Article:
4) Data! We got much more information about how many users/devices are using the internet, which device use most, how much bandwidth is in real-time/per hour/per day/per month. That is all on the device. It gave us a better idea when peak hours were. But if you reboot the device, most data is lost. They offer for 1 year (or more if you buy...) this online tool that connects your device to it. The load balancer basically send all the statistics to the site (called InControl), and you can monitor your device(s) from there. The advantage is that is provide some useful data for us, that is WAN up and down time. While you can perhaps go through the logs and look, on their site it just have a quick overview per WAN when it was down and how long and when it was up and how long. We could quickly derive a certain pattern. So we changed some modems and tested the lines. This helped enormously for stability.
5) More responsive web interface (vs TP LINK). Perhaps it is also the price class difference, but it was notable quicker and easier to apply changes.
6) Small device. We were used to a full rack size load balancer, and heavy weight as well. This particular device is no bigger than a standard 16 port switch (non rack model), it was small and light.
So all in all it was a tremendous improvement in our load balancing experience.
From then on we could isolate another issue we had on our rural lines: ADSL modem/routers.
Our lines are quite challenging, 6 ADSL lines: Attenuation (dB) 55, SNR 6-9 db, Rate (2500 - 4000 Kbps). The lines keep dropping with our provided Zyxel VMG1312-B10 router. With the InControl site mentioned previously, we could see the connection (bridge mode) dropped sometimes a dozen times each day, either for seconds to sometimes hours. We called our telephone provider and asked them to test the lines etc etc etc, to no avail. It was chasing a ghost, because the ADSL lost sync randomly over all the lines (we could see the patter clearer with the Peplink device, because it reacted much quicker and had better stats).
So we went hunting again for information about rural ADSL lines asking Mr Google. One site keep popping up with lots of information, but the site looked too slick to be unbiased. Also they keep saying on the site how great Billion ADSL routers were (and basically nothing else), which added to much more suspicion. But looking more in forums there are many who praise these Billions modems for their stability on rural telephone lines, and also praises the ability to easily tweaking the SNR margin (while it does take some time to understand what number to put in to tweak). So we got 2 of these Billions Modem 8800NL, this was cheaper than the 7800 series, since we will mainly use them in bridge mode (no wifi, NAT or any fancy features).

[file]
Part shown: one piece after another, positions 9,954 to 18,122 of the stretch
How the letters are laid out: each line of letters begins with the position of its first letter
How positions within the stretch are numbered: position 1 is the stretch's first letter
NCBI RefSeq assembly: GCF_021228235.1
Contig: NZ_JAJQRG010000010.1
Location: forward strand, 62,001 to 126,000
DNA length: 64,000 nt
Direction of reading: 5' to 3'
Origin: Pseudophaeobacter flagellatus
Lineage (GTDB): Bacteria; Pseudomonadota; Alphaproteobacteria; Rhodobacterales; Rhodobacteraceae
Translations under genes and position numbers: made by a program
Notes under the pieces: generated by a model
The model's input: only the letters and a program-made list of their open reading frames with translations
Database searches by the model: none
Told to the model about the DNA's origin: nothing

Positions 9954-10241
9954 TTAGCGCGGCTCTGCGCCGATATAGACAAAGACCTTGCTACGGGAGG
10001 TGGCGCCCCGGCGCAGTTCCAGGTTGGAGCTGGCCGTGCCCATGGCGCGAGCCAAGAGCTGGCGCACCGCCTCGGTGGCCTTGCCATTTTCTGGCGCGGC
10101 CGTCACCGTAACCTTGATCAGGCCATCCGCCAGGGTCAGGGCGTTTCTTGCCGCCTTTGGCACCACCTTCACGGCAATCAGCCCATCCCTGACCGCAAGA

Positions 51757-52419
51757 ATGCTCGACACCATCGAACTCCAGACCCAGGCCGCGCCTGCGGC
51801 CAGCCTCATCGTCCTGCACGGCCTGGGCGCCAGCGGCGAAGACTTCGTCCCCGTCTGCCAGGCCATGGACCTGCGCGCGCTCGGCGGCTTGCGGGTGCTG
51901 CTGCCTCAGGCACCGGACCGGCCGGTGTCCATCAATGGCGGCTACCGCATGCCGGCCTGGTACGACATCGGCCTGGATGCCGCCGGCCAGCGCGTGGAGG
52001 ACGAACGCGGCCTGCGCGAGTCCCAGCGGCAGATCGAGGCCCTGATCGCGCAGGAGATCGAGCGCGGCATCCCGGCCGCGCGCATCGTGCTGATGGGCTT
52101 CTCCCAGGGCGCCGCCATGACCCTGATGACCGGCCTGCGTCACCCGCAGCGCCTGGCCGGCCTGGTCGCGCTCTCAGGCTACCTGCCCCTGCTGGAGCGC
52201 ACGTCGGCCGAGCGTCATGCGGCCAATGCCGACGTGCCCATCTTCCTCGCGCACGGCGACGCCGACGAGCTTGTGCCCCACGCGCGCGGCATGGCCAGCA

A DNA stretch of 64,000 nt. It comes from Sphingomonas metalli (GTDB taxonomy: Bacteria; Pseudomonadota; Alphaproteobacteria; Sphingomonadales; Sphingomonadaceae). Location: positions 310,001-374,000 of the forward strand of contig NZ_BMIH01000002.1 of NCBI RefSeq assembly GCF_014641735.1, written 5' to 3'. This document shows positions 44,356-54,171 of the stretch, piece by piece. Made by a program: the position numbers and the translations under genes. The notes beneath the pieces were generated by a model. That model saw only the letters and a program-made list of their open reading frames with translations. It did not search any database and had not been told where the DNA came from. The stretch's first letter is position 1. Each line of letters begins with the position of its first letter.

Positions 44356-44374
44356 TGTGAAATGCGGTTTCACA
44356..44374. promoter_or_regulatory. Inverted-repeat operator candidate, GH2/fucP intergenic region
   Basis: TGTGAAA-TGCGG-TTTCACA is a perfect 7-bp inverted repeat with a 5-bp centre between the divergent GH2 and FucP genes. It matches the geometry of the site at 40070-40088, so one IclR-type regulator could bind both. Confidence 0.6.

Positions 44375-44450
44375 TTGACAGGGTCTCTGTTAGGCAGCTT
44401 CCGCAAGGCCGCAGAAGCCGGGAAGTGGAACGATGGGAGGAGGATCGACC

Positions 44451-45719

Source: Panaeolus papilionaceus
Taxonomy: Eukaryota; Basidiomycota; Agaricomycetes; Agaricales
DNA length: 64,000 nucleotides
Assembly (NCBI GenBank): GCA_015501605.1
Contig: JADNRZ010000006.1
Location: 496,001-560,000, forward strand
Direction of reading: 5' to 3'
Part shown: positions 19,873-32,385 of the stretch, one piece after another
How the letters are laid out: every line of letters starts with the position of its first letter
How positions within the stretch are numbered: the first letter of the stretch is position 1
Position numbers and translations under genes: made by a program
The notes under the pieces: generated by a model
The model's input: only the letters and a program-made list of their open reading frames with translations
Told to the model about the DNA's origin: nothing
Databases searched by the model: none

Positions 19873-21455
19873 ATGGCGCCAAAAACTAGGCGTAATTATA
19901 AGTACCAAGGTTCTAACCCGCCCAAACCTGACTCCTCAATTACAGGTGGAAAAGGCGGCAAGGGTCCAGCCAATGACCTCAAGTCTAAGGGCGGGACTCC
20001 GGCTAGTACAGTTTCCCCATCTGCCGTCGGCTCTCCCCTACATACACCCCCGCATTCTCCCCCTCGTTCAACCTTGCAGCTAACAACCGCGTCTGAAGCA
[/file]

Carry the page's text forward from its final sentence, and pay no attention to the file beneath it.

Guess what... this 'weird' and pretty 'unknown' brand (compared to netgear, zyxel, tp link and the like), just like Peplink, has done the trick so far, the Billion is keeping the connection rather than dropping 10-15 times a day, it might need to resync once a day! We are currently running for a week.. and the difference is amazing. Also the sync speed increases overtime due to the stability of the line, the exchange reduces the SNR margin and therefore increases the sync speed.
We don't really know how this all works, some say it is the broadcom chip, but it is apparently similar as the Zyxel model we used. I guess that is the best part so far. We will leave it like this and tweak the SNR margin in the coming weeks to see whether we can get a bit more juice out of our internet lines. This is only a bonus, the best part is that the ADSL lines and load balancing remains stable, without us need to hassle with it every day or week.
So I recommend anyone having issues with load balancing --> Peplink and anyone with difficult rural ADSL/telephone lines --> Billion.
Try it.. and see for yourself.
p.s. after a week, we got in total of 6 Billion modems for all our 6 lines.